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Massive black hole at the center of the Milky Way photographed for the first time

2022.06.16

First image of the black hole at the center of the Milky Way.
Credit: EHT collaboration

The Event Horizon Telescope (EHT), an international project which the National Astronomical Observatory of Japan and other groups are participating in has successfully photographed the outline of a massive black hole at the center of the Milky Way using Very Long Baseline Interferometry (VLBI). Sagittarius A, an astronomical body located roughly 27,000 lightyears from Earth that has a mass 4 million times that of the sun, was previously identified indirectly by Nobel Prize winners Professor Reinhard Genzel and Professor Andrea Ghez as a black hole.

The EHT was used successfully to photograph the black hole, with a mass of 6.5 billion times the sun, in the center of the M87 elliptic galaxy, and the results were published in 2019. According to Kotaro Moriyama, a postdoctoral researcher at Goethe University Frankfurt, "We had been proceeding with the imaging work from 2017, and for some time, we wondered if this were necessary, but we then began to start to see a ring structure. Capturing the image was much more challenging because Sagittarius A revolves incredibly fast compared to M87. We were speechless when we realized that the ring structure was the main feature."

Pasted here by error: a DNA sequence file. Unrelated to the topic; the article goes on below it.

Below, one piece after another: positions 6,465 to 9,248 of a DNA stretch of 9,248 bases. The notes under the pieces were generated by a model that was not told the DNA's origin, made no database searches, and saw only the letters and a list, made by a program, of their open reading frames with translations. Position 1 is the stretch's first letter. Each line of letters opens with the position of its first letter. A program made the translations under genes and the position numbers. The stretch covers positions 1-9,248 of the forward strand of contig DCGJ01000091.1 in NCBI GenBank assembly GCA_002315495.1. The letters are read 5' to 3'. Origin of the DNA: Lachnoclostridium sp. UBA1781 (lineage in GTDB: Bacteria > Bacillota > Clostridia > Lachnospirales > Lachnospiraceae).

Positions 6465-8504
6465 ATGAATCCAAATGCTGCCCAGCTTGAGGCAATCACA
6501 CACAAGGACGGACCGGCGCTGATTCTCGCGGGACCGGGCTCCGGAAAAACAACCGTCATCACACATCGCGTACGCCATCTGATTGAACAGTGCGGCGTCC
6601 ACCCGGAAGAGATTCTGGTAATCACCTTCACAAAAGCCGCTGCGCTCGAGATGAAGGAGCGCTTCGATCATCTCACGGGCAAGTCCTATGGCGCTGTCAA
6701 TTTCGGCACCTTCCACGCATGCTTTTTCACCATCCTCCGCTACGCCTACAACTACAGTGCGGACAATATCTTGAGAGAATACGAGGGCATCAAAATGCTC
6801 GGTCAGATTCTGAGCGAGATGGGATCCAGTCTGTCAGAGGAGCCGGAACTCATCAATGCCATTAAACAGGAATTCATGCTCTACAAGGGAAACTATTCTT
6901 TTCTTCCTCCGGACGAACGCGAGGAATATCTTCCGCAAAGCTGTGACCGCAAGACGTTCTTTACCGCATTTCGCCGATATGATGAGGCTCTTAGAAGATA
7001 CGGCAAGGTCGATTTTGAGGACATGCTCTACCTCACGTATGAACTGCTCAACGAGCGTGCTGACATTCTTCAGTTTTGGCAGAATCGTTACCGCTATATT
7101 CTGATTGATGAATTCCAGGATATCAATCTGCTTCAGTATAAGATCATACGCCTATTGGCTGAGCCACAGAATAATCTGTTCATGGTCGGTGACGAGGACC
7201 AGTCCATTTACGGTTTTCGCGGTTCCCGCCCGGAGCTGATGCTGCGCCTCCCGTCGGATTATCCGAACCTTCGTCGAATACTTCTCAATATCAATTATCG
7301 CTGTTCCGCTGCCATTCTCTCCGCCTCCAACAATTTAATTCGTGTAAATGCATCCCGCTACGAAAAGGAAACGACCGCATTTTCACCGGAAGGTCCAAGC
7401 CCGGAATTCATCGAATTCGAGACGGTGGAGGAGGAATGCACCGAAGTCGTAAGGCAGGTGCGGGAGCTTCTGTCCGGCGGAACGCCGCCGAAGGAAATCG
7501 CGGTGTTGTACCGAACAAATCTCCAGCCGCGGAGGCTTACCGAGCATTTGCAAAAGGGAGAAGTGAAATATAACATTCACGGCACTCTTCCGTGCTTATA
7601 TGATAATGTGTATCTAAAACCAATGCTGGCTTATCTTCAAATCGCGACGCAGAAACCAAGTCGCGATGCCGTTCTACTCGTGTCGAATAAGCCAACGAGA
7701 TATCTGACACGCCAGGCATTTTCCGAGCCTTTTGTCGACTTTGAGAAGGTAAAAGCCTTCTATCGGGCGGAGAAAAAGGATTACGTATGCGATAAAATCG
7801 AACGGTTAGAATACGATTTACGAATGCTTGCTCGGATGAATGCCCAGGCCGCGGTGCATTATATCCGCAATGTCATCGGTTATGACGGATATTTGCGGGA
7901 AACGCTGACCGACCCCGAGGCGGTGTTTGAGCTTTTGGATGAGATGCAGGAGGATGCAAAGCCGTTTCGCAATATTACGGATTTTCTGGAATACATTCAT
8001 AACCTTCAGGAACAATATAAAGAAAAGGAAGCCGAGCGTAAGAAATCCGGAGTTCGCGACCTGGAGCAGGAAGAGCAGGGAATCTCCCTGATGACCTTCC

While the black hole in the Milky Way has a mass several thousands of magnitude smaller than M87, the appearance of the two black holes are similar. Doctoral student Yutaro Kofuji of the School of Science, the University of Tokyo, explains, "The fact that the shape of the rings are similar suggests that the General Theory of Relativity holds. While M87 exhibits a jet structure, Sagittarius A is missing such a structure. This difference is strongly related to the overall evolution and formation of the Milky Way. These findings will open up a new era for research on Sagittarius A. If a video can be taken of the changes of Sagittarius A over time, we will be able to examine the gravitational theory of the jet structure."

This article has been translated by JST with permission from The Science News Ltd.(https://sci-news.co.jp/). Unauthorized reproduction of the article and photographs is prohibited.

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